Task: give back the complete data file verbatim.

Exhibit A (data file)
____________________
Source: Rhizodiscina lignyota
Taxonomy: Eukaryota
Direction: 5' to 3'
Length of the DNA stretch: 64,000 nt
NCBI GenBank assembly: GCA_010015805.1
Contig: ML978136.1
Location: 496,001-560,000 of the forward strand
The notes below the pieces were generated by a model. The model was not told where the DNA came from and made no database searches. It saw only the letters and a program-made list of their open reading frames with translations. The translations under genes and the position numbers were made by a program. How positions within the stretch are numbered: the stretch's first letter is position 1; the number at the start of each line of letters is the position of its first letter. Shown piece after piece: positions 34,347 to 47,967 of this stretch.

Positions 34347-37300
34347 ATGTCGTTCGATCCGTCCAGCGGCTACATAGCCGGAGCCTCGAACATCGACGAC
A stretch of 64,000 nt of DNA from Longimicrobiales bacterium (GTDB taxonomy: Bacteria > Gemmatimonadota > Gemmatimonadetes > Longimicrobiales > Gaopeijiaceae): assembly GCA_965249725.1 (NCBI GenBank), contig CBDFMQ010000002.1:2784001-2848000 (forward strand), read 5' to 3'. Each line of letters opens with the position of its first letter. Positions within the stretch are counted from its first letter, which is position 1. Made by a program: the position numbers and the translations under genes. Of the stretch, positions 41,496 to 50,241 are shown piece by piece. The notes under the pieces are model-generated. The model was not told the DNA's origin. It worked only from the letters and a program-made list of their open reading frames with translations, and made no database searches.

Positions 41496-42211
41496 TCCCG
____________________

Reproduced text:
Source: Rhizodiscina lignyota
Taxonomy: Eukaryota
Direction: 5' to 3'
Length of the DNA stretch: 64,000 nt
NCBI GenBank assembly: GCA_010015805.1
Contig: ML978136.1
Location: 496,001-560,000 of the forward strand
The notes below the pieces were generated by a model. The model was not told where the DNA came from and made no database searches. It saw only the letters and a program-made list of their open reading frames with translations. The translations under genes and the position numbers were made by a program. How positions within the stretch are numbered: the stretch's first letter is position 1; the number at the start of each line of letters is the position of its first letter. Shown piece after piece: positions 34,347 to 47,967 of this stretch.

Positions 34347-37300
34347 ATGTCGTTCGATCCGTCCAGCGGCTACATAGCCGGAGCCTCGAACATCGACGAC
A stretch of 64,000 nt of DNA from Longimicrobiales bacterium (GTDB taxonomy: Bacteria > Gemmatimonadota > Gemmatimonadetes > Longimicrobiales > Gaopeijiaceae): assembly GCA_965249725.1 (NCBI GenBank), contig CBDFMQ010000002.1:2784001-2848000 (forward strand), read 5' to 3'. Each line of letters opens with the position of its first letter. Positions within the stretch are counted from its first letter, which is position 1. Made by a program: the position numbers and the translations under genes. Of the stretch, positions 41,496 to 50,241 are shown piece by piece. The notes under the pieces are model-generated. The model was not told the DNA's origin. It worked only from the letters and a program-made list of their open reading frames with translations, and made no database searches.

Positions 41496-42211
41496 TCCCG